Parents must do more

Law enforcers should not be 'running behind children,' says senior cop

BY ALICIA SUTHERLAND
Observer staff reporter
sutherlanda@jamaicaobserver.com

Monday, October 23, 2017

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MANDEVILLE, Manchester — Commander of the Manchester Police Division Wayne Cameron has argued that parents should do more to control children and the responsibility for proper parental guidance should not be left up to law enforcement offcers.

Cameron was responding to a councillor at a meeting of the Manchester Municipal council earlier this month who inquired for an update on the curfew orders in place for children to be off the street by a designated time.

“We do make the effort to get our students off the road, but I just want to say to you that parental responsibilities must not really rest with the police. Parents really need to take a hold of their children and if they are to get home by a certain time then that is really the responsibility of the mother and father,” Cameron insisted.

He said that the police in the parish had to be spending a lot of time doing the job of parents, when at 7:00 pm they had to be “running behind students” in Spalding, Christiana and at Bank House Mall in Mandeville.

In addition to parents, Cameron made an appeal for the intervention of other stakeholders to, not only get the students off the street in a sustained way, but also to reinforce why it is in their best interest not to loiter.

The commander added that while the police sought to carry out their duties they had to be mindful that children have freedom of passage as a constitutional right.

However, principal of the Spalding High School George Henry believes children, in exercising those rights, needed to be guided by parents who themselves at times needed assistance in bolstering their ability to provide that direction.

Speaking at a ceremony held at the education institution that he leads on the border of Manchester and Clarendon, where cheques were last Friday handed over by Member of Parliament Richard Azan towards the development of vocational subjects, Henry suggested that some support for better parenting should be funded.

“I am… calling on politicians to use some of their Constituency Development Fund (CDF) to help in the area of training for our parents who lack proper parental skills. It is clear that many of our parents, especially our young parents, are in need of special training to assist in the proper development of their children. It is crystal clear that most of Jamaica's ills start at home because of a lack of proper parental guidance. Most parents lack the necessary skills in parenting; skills which can guide children to determine what is right from what is wrong, what is acceptable behavior and what is unacceptable behavior,” he told the function.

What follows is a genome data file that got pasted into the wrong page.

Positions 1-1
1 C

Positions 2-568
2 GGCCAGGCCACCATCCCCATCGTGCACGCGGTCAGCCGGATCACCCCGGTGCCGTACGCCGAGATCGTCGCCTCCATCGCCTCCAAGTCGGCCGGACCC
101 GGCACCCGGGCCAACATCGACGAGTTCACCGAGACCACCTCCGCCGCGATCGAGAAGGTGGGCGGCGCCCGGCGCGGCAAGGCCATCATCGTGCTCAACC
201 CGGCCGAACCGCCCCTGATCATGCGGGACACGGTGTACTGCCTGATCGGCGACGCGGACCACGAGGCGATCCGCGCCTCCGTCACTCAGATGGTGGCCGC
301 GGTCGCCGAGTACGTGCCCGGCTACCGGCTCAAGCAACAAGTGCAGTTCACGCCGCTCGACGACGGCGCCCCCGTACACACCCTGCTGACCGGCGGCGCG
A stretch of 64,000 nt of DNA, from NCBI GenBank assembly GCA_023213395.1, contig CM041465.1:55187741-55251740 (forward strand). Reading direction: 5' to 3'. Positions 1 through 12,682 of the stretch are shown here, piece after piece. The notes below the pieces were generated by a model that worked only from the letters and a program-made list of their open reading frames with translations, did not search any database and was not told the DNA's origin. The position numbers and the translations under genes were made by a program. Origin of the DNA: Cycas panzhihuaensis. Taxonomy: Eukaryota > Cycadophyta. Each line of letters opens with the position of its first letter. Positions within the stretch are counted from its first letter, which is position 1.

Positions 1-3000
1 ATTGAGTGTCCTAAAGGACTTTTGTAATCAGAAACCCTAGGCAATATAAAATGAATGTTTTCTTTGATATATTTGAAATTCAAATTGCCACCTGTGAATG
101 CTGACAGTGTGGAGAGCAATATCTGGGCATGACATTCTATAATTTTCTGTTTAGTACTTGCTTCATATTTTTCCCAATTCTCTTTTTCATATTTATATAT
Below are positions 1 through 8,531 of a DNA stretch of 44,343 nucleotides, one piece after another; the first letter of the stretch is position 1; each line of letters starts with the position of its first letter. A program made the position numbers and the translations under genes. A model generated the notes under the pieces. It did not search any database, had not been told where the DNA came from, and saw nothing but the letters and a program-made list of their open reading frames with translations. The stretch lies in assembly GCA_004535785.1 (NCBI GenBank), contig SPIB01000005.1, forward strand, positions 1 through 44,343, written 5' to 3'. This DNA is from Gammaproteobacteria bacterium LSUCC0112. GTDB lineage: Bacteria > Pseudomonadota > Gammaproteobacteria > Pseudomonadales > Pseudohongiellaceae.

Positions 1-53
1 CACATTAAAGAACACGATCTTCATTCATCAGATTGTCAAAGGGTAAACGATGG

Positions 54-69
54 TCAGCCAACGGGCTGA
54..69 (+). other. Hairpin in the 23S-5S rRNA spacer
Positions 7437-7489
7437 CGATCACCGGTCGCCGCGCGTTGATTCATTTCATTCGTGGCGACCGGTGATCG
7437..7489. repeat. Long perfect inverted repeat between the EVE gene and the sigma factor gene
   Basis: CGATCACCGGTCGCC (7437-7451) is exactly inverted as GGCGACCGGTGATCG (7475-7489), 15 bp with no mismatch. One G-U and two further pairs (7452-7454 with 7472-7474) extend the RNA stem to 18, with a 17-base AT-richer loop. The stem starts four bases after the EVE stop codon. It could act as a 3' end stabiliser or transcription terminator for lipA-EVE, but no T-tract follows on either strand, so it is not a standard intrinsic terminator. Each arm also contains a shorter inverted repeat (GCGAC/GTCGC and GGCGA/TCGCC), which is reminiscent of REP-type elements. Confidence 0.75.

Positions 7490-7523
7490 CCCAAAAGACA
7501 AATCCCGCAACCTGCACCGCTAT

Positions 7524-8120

Henry reasoned that if tax payers keep up to their responsibility, politicians will have more funds required for the development of their respective areas.

“I want to use this opportunity to call on the tax payers of Jamaica to do all that is necessary to make sure that the Constituency Development Fund… (gets) richer…,” he said.

As Azan outlined his plans to do more for the growth of different levels of education in his North West Clarendon constituency, he said that parents should be an active part of that process.

“The problem I have is that parents are not getting involved with the school life like they should,” he said, adding that parents and past students making a small and consistent contribution to educational institutions can go a far way as an investment in the future of Jamaica.

Meanwhile, Regional Director for the Ministry of Education and Information in Region 6 (Clarendon and St Catherine), Elaine Roulston, advised that the National Parenting Support Commission has a reach in all parishes.

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